Style Wars

The War
So I wrote this wicked scripting engine for our top-end sampler engine, but since I’m the main GUI gui as well (call me mister high-level), I’ve been to busy to write any scripts or oversee any of our script writers’ work. This is important because the script writers are used to writing scripts for Kontakt 2, which has a horrible syntax and promotes some pretty ugly style.
Consider Exhibit A:

OK, OK, so the code that you have to write to get anything done in Kontakt is pretty clunky. That’s not to mention the fact that the editor is not resizable and the scrollbar is a total pain to use with the enormous scripts that ship with the product. So we hired these guys to write python scripts for us. The scripts that these guys are doing are very cool in my opinion; they are writing realisitic note repetition, legato, portamento, overtones, to name a few that I’m actually told about. Also, as matter of fact I think maintaining this scripting engine and accompanying editing facilities is about the coolest thing I’ve seen.

So pretty sick, huh? Well, it’s cool until you go read The Python Style Guide then try to comprehend our scripts. Having my hands tied with C++ bugs, I haven’t had the opportunity to write any example scripts to show everyone how it’s done. The scripts are written like one huge C function, with tons of global declarations everywhere and incorrect use of parenthesis in conditions, poor variable names, and comments out the wazzu.

I guess the only way out of this is for me to re-write them in my spare time to show just how beautiful they might be, and how read: **RAD** this scripting engine could be. I need to re-integrate sys.path into my import hook so we can write some utility modules and get some friggin’ re-usability around here. Being the only python guy around, I guess the success of the engine is up to me, and I’d better jump in there in my spare time for the sake of their creativity and my own sanity:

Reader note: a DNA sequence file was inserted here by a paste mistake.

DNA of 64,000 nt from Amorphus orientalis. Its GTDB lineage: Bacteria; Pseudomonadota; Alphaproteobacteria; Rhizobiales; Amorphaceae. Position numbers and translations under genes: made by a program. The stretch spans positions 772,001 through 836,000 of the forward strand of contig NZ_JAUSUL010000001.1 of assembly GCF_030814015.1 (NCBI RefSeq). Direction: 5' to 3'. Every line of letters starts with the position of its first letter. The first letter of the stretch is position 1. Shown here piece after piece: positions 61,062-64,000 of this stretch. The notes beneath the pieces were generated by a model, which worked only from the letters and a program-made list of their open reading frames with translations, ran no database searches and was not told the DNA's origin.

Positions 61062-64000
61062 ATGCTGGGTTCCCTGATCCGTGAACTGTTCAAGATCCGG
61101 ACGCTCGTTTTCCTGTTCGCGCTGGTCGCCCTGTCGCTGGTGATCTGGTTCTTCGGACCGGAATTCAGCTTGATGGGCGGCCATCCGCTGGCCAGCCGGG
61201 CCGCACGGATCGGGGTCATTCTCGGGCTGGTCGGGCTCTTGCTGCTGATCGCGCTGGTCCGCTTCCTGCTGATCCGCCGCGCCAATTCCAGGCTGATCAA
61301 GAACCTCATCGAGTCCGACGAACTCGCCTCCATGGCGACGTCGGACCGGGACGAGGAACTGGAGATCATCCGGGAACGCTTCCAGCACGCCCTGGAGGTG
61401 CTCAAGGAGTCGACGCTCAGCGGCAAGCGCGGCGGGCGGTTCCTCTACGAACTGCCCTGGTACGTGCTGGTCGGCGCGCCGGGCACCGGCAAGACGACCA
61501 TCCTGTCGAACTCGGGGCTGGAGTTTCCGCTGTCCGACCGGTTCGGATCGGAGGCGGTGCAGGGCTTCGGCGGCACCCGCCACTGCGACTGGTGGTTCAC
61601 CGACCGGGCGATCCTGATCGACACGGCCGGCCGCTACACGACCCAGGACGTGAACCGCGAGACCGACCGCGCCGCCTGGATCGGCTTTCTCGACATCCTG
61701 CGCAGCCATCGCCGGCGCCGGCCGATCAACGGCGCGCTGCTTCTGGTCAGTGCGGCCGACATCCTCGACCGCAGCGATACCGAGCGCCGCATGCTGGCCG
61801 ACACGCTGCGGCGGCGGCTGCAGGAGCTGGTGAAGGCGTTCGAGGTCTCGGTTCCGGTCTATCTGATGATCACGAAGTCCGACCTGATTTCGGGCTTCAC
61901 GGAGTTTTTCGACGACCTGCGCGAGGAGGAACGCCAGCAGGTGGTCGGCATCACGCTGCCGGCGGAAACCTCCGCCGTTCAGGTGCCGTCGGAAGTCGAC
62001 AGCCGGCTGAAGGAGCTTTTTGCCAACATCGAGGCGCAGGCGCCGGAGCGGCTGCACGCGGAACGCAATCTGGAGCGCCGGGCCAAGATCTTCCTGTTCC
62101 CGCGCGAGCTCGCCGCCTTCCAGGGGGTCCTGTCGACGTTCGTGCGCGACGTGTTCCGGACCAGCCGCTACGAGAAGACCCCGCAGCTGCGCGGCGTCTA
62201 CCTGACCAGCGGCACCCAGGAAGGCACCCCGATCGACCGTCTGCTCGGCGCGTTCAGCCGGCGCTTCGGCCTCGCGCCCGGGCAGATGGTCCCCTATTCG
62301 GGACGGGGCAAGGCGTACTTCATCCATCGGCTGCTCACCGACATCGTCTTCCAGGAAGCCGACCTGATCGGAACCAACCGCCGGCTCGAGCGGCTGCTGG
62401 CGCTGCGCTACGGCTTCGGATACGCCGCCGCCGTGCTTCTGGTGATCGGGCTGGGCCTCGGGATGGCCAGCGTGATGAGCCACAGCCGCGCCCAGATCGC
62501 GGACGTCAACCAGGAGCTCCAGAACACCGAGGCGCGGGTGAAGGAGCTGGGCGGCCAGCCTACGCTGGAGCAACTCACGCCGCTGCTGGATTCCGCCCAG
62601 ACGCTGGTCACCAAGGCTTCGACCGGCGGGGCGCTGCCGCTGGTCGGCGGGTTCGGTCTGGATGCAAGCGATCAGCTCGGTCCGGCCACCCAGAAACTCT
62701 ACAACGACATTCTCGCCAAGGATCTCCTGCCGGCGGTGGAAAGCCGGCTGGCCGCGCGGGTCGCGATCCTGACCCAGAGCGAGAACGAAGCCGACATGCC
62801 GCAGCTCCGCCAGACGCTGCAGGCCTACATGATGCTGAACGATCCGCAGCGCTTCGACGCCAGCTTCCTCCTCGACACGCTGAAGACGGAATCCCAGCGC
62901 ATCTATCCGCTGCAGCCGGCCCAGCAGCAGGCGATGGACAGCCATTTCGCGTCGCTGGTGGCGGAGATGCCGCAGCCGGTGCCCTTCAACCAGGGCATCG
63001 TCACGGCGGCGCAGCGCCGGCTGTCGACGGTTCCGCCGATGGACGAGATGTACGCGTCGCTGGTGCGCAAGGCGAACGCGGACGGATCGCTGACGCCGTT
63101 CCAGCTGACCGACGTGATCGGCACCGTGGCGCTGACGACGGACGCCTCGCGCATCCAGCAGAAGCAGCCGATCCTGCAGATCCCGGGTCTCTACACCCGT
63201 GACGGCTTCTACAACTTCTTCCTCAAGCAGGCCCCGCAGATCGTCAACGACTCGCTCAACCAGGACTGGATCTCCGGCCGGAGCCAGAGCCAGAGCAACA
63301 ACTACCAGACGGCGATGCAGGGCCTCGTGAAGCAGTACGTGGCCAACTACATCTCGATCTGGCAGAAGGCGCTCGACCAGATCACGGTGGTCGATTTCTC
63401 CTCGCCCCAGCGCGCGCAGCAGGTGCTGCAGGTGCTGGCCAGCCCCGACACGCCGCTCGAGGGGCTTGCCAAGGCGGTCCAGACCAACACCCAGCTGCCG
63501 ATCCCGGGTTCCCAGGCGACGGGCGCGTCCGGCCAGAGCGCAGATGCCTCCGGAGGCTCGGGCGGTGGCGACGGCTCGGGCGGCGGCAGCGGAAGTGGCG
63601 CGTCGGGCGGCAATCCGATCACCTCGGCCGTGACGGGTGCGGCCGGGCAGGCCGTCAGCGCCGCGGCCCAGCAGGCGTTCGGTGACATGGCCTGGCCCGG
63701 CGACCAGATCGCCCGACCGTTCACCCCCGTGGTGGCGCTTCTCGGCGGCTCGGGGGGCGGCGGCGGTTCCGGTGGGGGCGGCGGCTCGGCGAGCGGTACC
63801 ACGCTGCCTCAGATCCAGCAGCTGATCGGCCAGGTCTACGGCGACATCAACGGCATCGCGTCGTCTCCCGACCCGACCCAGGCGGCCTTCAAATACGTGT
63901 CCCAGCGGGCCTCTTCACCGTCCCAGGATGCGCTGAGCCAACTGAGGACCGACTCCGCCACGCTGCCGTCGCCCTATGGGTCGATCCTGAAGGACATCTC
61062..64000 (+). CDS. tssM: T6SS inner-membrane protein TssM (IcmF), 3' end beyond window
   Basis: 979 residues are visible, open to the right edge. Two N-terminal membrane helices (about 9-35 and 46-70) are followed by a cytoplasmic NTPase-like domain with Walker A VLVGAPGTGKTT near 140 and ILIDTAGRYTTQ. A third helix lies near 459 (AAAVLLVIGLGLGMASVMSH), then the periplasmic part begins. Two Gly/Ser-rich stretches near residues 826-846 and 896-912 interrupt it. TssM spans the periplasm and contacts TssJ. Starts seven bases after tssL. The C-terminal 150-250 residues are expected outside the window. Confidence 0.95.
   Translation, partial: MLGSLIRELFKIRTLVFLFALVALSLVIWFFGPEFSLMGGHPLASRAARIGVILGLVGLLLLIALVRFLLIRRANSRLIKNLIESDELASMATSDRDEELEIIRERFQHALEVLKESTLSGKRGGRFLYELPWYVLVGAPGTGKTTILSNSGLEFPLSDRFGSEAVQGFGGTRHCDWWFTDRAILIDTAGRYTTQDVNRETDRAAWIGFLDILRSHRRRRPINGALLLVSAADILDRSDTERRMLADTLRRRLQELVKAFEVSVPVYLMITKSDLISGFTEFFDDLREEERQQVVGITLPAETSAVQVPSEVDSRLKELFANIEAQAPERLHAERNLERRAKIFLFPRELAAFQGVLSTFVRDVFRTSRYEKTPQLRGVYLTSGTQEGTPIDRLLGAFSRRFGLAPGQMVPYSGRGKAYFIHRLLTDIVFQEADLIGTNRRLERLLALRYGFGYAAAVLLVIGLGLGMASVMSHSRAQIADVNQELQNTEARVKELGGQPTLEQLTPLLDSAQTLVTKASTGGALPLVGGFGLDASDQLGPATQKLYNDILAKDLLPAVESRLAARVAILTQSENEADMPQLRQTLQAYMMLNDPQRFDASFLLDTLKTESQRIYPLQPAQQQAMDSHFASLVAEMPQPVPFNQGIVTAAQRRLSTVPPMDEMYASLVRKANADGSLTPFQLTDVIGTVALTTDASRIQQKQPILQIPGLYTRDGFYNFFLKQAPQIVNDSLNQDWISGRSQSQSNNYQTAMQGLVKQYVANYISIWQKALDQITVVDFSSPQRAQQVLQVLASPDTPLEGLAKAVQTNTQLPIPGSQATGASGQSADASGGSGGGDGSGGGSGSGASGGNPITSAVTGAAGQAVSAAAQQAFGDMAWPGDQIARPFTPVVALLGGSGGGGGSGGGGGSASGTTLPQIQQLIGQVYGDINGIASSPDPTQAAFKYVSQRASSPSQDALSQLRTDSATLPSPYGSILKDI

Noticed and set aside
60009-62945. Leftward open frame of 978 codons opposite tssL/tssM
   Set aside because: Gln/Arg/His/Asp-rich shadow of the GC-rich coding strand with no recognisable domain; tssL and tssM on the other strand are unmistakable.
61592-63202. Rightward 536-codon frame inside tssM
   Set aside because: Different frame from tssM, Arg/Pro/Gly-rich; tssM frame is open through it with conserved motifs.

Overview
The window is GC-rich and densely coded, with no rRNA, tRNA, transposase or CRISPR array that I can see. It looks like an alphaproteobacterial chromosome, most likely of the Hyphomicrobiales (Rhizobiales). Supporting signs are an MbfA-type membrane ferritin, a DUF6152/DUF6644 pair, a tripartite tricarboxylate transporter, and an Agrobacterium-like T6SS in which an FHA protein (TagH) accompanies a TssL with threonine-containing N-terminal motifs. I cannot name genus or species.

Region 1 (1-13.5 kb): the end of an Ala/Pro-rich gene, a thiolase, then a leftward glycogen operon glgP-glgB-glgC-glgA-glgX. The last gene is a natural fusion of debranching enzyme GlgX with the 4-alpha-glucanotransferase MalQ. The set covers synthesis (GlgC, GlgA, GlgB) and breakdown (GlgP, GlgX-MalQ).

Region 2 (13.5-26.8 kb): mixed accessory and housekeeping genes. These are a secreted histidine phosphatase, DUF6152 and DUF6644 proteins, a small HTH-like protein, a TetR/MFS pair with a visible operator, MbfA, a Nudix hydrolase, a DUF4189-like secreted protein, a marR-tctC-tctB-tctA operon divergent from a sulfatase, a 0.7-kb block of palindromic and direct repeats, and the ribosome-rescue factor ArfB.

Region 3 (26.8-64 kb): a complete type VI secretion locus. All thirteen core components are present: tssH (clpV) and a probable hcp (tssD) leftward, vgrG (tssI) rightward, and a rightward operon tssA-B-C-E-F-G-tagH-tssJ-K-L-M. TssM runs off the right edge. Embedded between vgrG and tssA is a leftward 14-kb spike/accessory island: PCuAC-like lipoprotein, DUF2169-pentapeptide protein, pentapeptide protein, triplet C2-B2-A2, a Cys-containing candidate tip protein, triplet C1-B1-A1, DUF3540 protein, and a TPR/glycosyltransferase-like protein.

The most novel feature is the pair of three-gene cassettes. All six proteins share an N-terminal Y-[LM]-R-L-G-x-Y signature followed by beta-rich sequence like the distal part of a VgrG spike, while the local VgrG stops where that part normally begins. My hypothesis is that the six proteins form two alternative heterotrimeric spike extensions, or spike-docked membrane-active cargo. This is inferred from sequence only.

Consider Exhibit B:

The Style
So thinking back to the days when I was writing python 16 hours day, I remember that the code style was everything, and that it worked like a picture. Well, actually more like a sculpture, because it would change face during the development phase and would end up more or less in an unchanging state, like a picture. Modules become between 100 and 300 lines long, each has are one or two classes, the names are short and small, blocks are scimmable and there is no second-guessing about the structure of the object. This is flowing hierarchy at it’s best – governments only which their bureaucracies could run this hot.
The difference is that you can step back and look at your program and get an immediate sense of it’s character with a single glance, which is nothing that you can do with these scripts, other scripts, or any of our C++ code. Remember how your grandma told you that the back of the quilt sheets should be as nice as the front? Same thing here.
My only hope is that I can get my hands dirty prodding the scripting engine a bit by re-writing these scripts correctly and discovering the pieces we really need. These include:
– Re-add sys.path to __import__ for better file system support.
– Include some utility modules as examples for re-usability.
– Allow using emacs as an editor (part of above FS support).
– Refine the editor by…ehem…using it.
Consider Exhibit C:

Code, style, editor. Nice.
By | 2008-11-13T09:56:00+00:00 November 13th, 2008|Uncategorized|0 Comments

Leave A Comment

− 2 = 3